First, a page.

Then in July 2007 The Reporter named Elizabeth Guider as its new editor. An 18-year veteran of Variety, where she served as Executive Editor, Guider assumed responsibility for the editorial vision and strategic direction of The Hollywood Reporter’s daily and weekly editions, digital content offerings and executive conferences.

Presence on the web

The Hollywood Reporter launched a website in late 1995. Initially it was a premium service but competition forced it to become more reliant on ad sales and less on subscribers. The Reporter started archiving some news stories electronically in 1991 and published a primitive "satellite" digital edition in the late 1980s. The web site had already gone through several redesigns. In 2002, The Reporter’s web site won the Jesse H. Neal Award for business journalism.

Other Reporter electronic products include U.S. and European daily e-mail editions, a daily East Coast digital edition, a business podcast and a number of blogs, and a weekly Korean-language newsletter that reaches nearly 4,000 subscribers in Korea each day. In June 2007 The Reporter introduced The Hollywood Reporter, Digital Edition, an online electronic replica of the daily magazine, available in 12 languages, that also features text-to-voice conversion into six languages. In October 2007 the publication launched THR Direct, a free application that provides subscribers with immediate delivery of customized news, alerts and video from The Hollywood Reporter to their desktop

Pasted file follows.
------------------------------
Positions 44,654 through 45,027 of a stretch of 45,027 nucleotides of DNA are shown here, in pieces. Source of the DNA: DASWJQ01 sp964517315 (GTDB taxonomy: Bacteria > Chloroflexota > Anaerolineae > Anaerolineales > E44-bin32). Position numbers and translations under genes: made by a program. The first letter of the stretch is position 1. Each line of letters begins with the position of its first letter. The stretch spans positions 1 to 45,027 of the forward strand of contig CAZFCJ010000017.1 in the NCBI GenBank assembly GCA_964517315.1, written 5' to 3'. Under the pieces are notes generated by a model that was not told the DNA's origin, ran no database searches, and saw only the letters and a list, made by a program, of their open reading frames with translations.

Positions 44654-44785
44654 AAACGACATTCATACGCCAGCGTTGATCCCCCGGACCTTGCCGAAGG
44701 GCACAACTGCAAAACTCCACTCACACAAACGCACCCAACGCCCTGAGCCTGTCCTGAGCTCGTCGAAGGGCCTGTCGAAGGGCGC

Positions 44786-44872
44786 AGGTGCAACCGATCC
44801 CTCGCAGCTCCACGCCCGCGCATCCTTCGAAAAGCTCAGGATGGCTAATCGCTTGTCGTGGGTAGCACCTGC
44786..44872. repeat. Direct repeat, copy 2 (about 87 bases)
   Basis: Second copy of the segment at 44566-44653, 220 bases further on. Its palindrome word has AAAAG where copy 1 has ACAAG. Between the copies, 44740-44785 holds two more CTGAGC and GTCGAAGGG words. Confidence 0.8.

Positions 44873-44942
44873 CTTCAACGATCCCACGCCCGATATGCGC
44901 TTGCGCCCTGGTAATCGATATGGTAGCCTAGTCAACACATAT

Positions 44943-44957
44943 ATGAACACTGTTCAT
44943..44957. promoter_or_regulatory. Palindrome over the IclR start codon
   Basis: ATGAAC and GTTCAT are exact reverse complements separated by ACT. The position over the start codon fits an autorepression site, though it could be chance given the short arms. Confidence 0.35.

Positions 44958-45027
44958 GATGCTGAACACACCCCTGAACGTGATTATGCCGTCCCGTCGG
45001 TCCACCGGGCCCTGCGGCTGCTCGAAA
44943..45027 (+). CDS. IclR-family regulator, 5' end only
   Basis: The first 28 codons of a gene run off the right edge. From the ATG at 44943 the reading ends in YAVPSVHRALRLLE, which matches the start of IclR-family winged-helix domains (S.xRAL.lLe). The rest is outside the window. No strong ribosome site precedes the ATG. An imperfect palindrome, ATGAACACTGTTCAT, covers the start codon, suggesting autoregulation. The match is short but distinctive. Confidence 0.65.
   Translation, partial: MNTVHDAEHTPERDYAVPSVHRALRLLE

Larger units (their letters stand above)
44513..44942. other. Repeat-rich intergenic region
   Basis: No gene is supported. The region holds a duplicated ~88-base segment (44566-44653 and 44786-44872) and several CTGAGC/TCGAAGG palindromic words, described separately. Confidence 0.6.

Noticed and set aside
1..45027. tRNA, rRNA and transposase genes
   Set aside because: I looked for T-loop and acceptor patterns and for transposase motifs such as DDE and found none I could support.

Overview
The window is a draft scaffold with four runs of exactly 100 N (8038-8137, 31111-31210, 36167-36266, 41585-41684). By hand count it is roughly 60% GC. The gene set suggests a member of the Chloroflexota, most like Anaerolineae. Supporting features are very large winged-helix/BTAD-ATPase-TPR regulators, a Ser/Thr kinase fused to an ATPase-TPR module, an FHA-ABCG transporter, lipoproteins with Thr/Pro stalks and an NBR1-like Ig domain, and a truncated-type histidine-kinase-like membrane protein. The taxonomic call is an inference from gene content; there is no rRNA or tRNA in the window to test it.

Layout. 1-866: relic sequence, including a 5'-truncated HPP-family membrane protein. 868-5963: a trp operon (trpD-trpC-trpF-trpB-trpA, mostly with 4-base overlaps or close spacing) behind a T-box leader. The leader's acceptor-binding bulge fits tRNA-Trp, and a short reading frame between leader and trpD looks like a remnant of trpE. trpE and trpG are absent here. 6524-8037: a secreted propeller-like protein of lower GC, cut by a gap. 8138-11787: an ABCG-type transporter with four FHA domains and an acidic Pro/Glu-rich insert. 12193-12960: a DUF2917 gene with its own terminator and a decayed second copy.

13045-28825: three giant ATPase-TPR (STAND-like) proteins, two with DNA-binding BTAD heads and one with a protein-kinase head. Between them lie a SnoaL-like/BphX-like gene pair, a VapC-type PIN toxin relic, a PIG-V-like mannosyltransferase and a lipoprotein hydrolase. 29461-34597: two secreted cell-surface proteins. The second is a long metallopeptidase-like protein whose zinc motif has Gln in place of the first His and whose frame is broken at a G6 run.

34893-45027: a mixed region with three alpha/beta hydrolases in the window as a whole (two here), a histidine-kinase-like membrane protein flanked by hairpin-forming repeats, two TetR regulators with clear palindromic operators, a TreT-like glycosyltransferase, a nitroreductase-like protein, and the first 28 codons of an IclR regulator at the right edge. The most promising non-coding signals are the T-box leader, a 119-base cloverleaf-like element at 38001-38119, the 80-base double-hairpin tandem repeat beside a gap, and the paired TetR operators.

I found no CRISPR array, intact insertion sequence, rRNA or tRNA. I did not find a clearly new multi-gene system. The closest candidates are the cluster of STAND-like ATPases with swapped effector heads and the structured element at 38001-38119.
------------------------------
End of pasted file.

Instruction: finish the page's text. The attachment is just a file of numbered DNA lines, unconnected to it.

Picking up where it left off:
The Reporter was slow to modernize. The paper still used vintage IBM-styled selectric typewriters in several departments into the early 1990s and was sluggish in upgrading operations by adding common business equipment such as computers, scanners and color printers to all departments. Archival materials were routinely microfilmed as late as 1998 rather than digitized, even though the system to view it was in storage or broken. Interoffice email appeared only by the late 1990s as well. It was publisher Robert Dowling who was key in essentially dragging the paper into the 20th century just as it entered the 21st.

In the era of bloggers, cellphone cameras, 24/7 cable business news and the explosion of information outlets on the internet, it is possible that one of the trades will take its daily publication completely on-line in the near future.

Current status and legacy

The Hollywood Reporter has been called an institution, publishing out of the same offices on Sunset Boulevard for more than a half century, although by the 1970s the aging offices had become a time capsule more akin to the 1950s and the paper had clearly outgrown them. Today, the offices are in L.A.'s Mid-Wilshire district.